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engaged

[en-geyjd] /ɛnˈgeɪdʒd/
adjective
1.
busy or occupied; involved:
deeply engaged in conversation.
2.
pledged to be married; betrothed:
an engaged couple.
3.
under engagement; pledged:
an engaged contractor.
4.
entered into conflict with:
desperately engaged armies.
5.
Mechanics.
  1. interlocked.
  2. (of wheels) in gear with each other.
6.
Architecture. (of a distinct member) built so as to be truly or seemingly attached in part to the structure before which it stands:
an engaged column.
Origin
1605-1615
1605-15; engage + -ed2
Related forms
engagedly
[en-gey-jid-lee, -geyjd-] /ɛnˈgeɪ dʒɪd li, -ˈgeɪdʒd-/ (Show IPA),
adverb
engagedness, noun
unengaged, adjective

engage

[en-geyj] /ɛnˈgeɪdʒ/
verb (used with object), engaged, engaging.
1.
to occupy the attention or efforts of (a person or persons):
He engaged her in conversation.
2.
to secure for aid, employment, use, etc.; hire:
to engage a worker; to engage a room.
3.
to attract and hold fast:
The novel engaged her attention and interest.
4.
to attract or please:
His good nature engages everyone.
5.
to bind, as by pledge, promise, contract, or oath; make liable:
He engaged himself to repay his debt within a month.
6.
to betroth (usually used in the passive):
They were engaged last week.
7.
to bring (troops) into conflict; enter into conflict with:
Our army engaged the enemy.
8.
Mechanics. to cause (gears or the like) to become interlocked; interlock with.
9.
to attach or secure.
10.
Obsolete. to entangle or involve.
verb (used without object), engaged, engaging.
11.
to occupy oneself; become involved:
to engage in business or politics.
12.
to take employment:
She engaged in her mother's business.
13.
to pledge one's word; assume an obligation:
I was unwilling to engage on such terms.
14.
to cross weapons; enter into conflict:
The armies engaged early in the morning.
15.
Mechanics. (of gears or the like) to interlock.
Origin
1515-25; < Middle French engager, Old French engagier. See en-1, gage1
Related forms
engager, noun
Synonyms
1. absorb, engross, interest, involve.
Antonyms
2. discharge. 8. release.
Dictionary.com Unabridged
Based on the Random House Dictionary, © Random House, Inc. 2014.
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Examples from the web for engaged
  • But when she was five years old, she was already engaged to be married.
  • They were engaged a month later, and married soon after.
  • Managers can help ensure that people are happily engaged at work.
  • Some seasoned academics have no problem staying productive and engaged in faculty life during the latter years of their career.
  • What puzzles me is the mission the choppers were engaged in.
  • They reflect the values of cultural groups and the kinds of political structure and economic activity engaged in by a society.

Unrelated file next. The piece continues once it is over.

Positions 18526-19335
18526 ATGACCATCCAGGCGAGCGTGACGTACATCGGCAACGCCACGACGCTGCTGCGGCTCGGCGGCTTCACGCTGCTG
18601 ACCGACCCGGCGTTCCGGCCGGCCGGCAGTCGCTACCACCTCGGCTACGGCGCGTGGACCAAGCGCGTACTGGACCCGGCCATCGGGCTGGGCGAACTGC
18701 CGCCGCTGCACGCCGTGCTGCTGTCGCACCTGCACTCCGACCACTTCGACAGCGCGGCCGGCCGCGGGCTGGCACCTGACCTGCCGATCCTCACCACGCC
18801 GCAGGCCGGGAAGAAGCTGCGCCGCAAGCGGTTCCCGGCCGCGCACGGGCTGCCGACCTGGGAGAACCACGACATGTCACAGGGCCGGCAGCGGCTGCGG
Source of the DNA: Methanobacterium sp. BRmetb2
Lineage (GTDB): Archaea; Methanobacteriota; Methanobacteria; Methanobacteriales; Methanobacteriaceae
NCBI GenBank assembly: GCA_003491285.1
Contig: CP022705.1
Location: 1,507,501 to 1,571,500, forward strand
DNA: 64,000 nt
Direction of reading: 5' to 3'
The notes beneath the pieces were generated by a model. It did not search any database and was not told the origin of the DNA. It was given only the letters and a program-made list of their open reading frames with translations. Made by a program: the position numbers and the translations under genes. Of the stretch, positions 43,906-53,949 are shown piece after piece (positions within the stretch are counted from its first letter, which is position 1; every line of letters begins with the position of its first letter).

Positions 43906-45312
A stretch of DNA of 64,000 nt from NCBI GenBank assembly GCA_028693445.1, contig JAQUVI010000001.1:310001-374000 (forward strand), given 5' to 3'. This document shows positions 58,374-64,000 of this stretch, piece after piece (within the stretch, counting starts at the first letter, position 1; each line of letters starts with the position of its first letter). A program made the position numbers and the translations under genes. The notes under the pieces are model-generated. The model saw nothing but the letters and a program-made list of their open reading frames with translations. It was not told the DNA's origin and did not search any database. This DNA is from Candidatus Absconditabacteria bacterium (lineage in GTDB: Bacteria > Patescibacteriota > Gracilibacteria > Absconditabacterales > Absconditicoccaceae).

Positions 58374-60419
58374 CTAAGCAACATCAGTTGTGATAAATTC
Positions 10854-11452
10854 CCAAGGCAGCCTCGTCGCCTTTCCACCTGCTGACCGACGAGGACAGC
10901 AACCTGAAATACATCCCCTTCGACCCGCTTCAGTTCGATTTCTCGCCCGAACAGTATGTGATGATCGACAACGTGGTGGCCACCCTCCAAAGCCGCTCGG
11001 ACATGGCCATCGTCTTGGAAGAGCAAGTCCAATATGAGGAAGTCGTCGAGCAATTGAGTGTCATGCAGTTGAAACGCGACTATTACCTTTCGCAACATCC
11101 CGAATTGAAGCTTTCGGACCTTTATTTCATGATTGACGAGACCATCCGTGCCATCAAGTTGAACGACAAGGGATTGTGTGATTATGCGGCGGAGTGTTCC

• People reported being happiest when engaged in what they were doing versus allowing their minds to wander.
  • Scans have shown that much of the brain is engaged even during simple tasks.
  • Sure it's cheesy, but even a bad joke can help keep the audience engaged.
  • The tent cities began to spring up and the participants engaged in a consensus based democracy form of governing themselves.
British Dictionary definitions for engaged

engaged

/ɪnˈɡeɪdʒd/
adjective
1.
pledged to be married; betrothed
2.
employed, occupied, or busy
3.
(architect) built against or attached to a wall or similar structure: an engaged column
4.
(of a telephone line) already in use
Derived Forms
engagedly (ɪnˈɡeɪdʒɪdlɪ) adverb

engage

/ɪnˈɡeɪdʒ/
verb (mainly transitive)
1.
to secure the services of; employ
2.
to secure for use; reserve: engage a room
3.
to involve (a person or his attention) intensely; engross; occupy
4.
to attract (the affection) of (a person): her innocence engaged him
5.
to draw (somebody) into conversation
6.
(intransitive) to take part; participate: he engages in many sports
7.
to promise (to do something)
8.
(also intransitive) (military) to begin an action with (an enemy)
9.
to bring (a mechanism) into operation: he engaged the clutch
10.
(also intransitive) to undergo or cause to undergo interlocking, as of the components of a driving mechanism, such as a gear train
11.
(machinery) to locate (a locking device) in its operative position or to advance (a tool) into a workpiece to commence cutting
Derived Forms
engager, noun
Word Origin
C15: from Old French engagier, from en-1 + gage a pledge, see gage1

engagé

/ɑ̃ɡaʒe/
adjective
1.
(of a writer or artist, esp a man) morally or politically committed to some ideology
Collins English Dictionary - Complete & Unabridged 2012 Digital Edition
© William Collins Sons & Co. Ltd. 1979, 1986 © HarperCollins
Publishers 1998, 2000, 2003, 2005, 2006, 2007, 2009, 2012
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Word Origin and History for engaged

engage

v.

early 15c., "to pledge," from Middle French engagier, from Old French en gage "under pledge," from en "make" + gage "pledge," through Frankish from Proto-Germanic *wadiare "pledge" (see wed).

It shows the common evolution of Germanic -w- to French -g-; cf. Guillaume from Wilhelm). Meaning "attract the attention of" is from 1640s; that of "employ" is from 1640s, from notion of "binding as by a pledge." Specific sense of "promise to marry" is 1610s (implied in engaged).

Online Etymology Dictionary, © 2010 Douglas Harper
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